WHAT’S IT LIKE…leading horseback adventure tours in Nicaragua??
It is an adventure. Guiding a tour on horseback can be challenging by itself, but leading it through the jungle, in a country where you don’t speak the language, with guests who don’t know how to ride and riding on rescue horses is the pinnacle of challenging.
The ranch is located outside of San Juan del Sur, Nicaragua. San Juan del Sur has more of a reputation as a party town for backpackers and surfers than as a Western-themed cowboy town. The town is small and friendly, very easy to get around in for expats, but the ranch Christine and I worked at was set about 20 minutes outside of town.
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Once out of San Juan del Sur, the locals spoke little English and, although they were always extremely friendly, they were a little skeptical of seeing outsiders so far off the beaten path, the polar opposite of the in-town vibe.
The horseback tours were about 4 hours long from leaving the gate to coming back into the barn. The work started a few hours before guests arrived with catching, grooming, and saddling horses, packing for the short trip, and setting up the ranch. The tour led off through the jungle and dry riverbeds looking for howler monkeys, sloths and other wildlife.
Half-way through the tour, we arrived on the beach and each person was given the chance to run their horse up and down the sand through the waves a few times while the entire trip was photographed by Christine. After the beach, we headed back to the ranch where celebratory shots of rum were passed around and the horses were cared for and turned loose.
Positives: We had constant interaction with people from the smaller, local villages by living outside of town. This let us see a whole different side of Nicaragua that most only get a chance to glimpse.
Riding a horse through jungle trails let us get up close and personal with the wildlife of Nicaragua and see some fantastic views. Caring for, training, and riding the horses on a daily basis is great for any horse person and helped us stay entertained in an otherwise secluded location.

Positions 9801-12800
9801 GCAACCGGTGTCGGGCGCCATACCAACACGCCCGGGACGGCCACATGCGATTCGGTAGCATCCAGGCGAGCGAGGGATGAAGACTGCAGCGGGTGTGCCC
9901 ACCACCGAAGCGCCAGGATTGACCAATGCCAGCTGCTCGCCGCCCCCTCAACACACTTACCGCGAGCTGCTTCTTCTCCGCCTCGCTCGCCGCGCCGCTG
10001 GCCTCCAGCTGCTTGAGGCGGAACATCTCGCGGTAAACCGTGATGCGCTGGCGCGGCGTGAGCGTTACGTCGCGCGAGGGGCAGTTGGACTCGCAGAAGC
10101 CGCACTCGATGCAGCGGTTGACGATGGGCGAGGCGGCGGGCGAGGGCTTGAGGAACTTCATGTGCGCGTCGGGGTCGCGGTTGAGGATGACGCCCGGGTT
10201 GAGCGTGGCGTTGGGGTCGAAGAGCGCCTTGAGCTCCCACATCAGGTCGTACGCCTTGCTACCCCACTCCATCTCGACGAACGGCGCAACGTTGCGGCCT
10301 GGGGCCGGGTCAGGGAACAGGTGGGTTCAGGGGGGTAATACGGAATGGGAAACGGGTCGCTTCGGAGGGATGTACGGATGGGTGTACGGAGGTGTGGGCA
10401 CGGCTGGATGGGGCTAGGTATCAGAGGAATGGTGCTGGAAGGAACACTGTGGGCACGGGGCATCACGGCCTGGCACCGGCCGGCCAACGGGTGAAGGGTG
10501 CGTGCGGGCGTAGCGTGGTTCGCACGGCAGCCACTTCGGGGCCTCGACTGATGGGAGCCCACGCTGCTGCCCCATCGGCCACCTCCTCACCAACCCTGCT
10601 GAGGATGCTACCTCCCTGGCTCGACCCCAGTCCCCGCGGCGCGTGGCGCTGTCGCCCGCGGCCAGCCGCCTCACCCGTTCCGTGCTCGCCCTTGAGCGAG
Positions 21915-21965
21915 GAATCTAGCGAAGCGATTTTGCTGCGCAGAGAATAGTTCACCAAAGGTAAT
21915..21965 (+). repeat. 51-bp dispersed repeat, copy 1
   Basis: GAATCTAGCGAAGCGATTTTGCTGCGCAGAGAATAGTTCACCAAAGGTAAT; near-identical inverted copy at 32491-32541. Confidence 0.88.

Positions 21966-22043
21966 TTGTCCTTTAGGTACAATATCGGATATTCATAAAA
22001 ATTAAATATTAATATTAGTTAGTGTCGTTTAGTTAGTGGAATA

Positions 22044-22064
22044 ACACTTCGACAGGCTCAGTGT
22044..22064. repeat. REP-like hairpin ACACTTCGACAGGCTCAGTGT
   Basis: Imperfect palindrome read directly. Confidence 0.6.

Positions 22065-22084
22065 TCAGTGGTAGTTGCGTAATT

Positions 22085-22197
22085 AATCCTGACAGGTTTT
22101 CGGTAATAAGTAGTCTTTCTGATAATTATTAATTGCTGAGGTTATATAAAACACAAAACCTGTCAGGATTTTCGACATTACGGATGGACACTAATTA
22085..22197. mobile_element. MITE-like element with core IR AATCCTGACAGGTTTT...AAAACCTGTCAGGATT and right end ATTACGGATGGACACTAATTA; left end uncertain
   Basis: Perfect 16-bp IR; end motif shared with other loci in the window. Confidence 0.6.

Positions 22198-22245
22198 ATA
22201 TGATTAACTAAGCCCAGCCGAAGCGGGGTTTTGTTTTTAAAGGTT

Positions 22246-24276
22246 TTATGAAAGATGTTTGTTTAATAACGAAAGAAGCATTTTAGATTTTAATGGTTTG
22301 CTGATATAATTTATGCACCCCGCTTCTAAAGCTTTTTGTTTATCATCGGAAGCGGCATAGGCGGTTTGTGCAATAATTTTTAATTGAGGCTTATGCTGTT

The most entertaining part for me was also the most unpredictable: the guests. People who came to ride were from all over the world and had very different reactions the horses. We would have one group of seven people that included experience levels from someone who had stood near a horse once to a girl who grew up in the saddle.
Watching people interact with their horses (and the horses react to our guests) was hilarious. I guess the natural reaction for people who have no horse background is to equate horses to other animals that they know, like their dog, but horses are so very different. Christine in particular kept nuzzling her horses when they had their ears pinned back…I tried to manage the situations as best as I could, but when a horse runs off with guests from the beach into the trees (or onto the set of the tv show Survivor!! Yup, it happened.), there is only so much you can do but hope the guest is ok.
The most rewarding part for me on tour was riding next to people for four hours and hearing all about their lives and travels. It never fails to have at least one member of each group that has some fantastic story of a past adventure to entertain everyone. I loved having so much time to get comfortable with these guests and hear their odysseys.
The reason I would recommend an experience like this one to others is the incredible connection that can be established when you live in a small community of locals. We were very fortunate to have a staff of 10 locals to work with on a daily basis. The 7 Nicaraguan men that helped to take care of the horses, do general maintenance, and guard the property made every aspect of my job there better. The care and joy they put into each and every task makes me blush with shame every time I recall complaining that I was over-qualified for any job in the States. I was enthusiastically invited into homes for meals and introduced to their kids like I was a new member of the family. We learned to joke and communicate with just hand gestures, head nods, and broken words, becoming lifelong friends because of the lack of communication skills, not in spite of them.